Crossing Boulevard

with Rev. Rachel


Barbara Brown Taylor’s words:

By ascending bodily into heaven, he showed us that flesh and blood are good, not bad; that they are good enough for Jesus, good enough for heaven, good enough for God. By putting them on and keeping them on, Jesus has not only brought God to us; he has also brought us to God.

I tried all of that out on a friend last week. "Isn't that incredible?" I said. "Doesn't that make the Ascension come alive for you?"

"Interesting," he said, "but not compelling."

It’s the story of my life, come this thing we call Ascension Sunday: Interesting but not compelling.

I am tempted to blame it on you. You are not interested. You hear the whole thing about Jesus taking flight from Mount Olivet as antiquated and largely irrelevant. You won’t go along for the ride if what I bring into the pulpit revolves around a cloud taking the crucified-now-risen one out of sight (v.9).

A preacher blaming her audience is in trouble and not just because of a failure to bear any responsibility. She has no skin in that which she has been tapped to proclaim. She has failed to receive the material for herself.

And so I have gone back to these eight verses and held my feet to the fire, to the extent that any of us can do that. Do I need this story? Do I need Jesus to ascend?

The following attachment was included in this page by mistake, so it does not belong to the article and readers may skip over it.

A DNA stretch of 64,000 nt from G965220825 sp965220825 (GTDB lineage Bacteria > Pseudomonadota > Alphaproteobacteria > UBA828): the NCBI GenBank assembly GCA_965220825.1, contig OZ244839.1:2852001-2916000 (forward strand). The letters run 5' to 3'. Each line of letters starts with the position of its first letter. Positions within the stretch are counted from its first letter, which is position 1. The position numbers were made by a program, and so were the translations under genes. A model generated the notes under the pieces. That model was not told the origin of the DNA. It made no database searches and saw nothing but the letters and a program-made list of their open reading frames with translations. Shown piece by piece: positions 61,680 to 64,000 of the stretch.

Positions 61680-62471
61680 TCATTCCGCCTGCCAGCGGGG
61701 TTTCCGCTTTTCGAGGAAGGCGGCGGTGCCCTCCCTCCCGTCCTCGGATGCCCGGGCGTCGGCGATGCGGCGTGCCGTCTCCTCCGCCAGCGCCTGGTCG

I don’t know that my faith depends on this image of Jesus drifting out of sight. I’ll tell you what I do need, though. I need a God who escapes my efforts to equate the kingdom with my ideas about what would make everything okay.

In Acts 1, the disciples wanted to know if the time had come when Jesus would expel the occupiers. Just because good riddance to Rome is not the content of our hope does not mean that we have it spot on when it comes to the work Jesus came to do and the work that is to be continued through us by virtue of the Ascension.

Show us the kingdom and show us how to advance it. If there is something compelling here, it may the wisdom of praying that prayer, such that the heart of the matter, the world order revealed by Jesus’ presence and teachings, doesn’t also take to the clouds.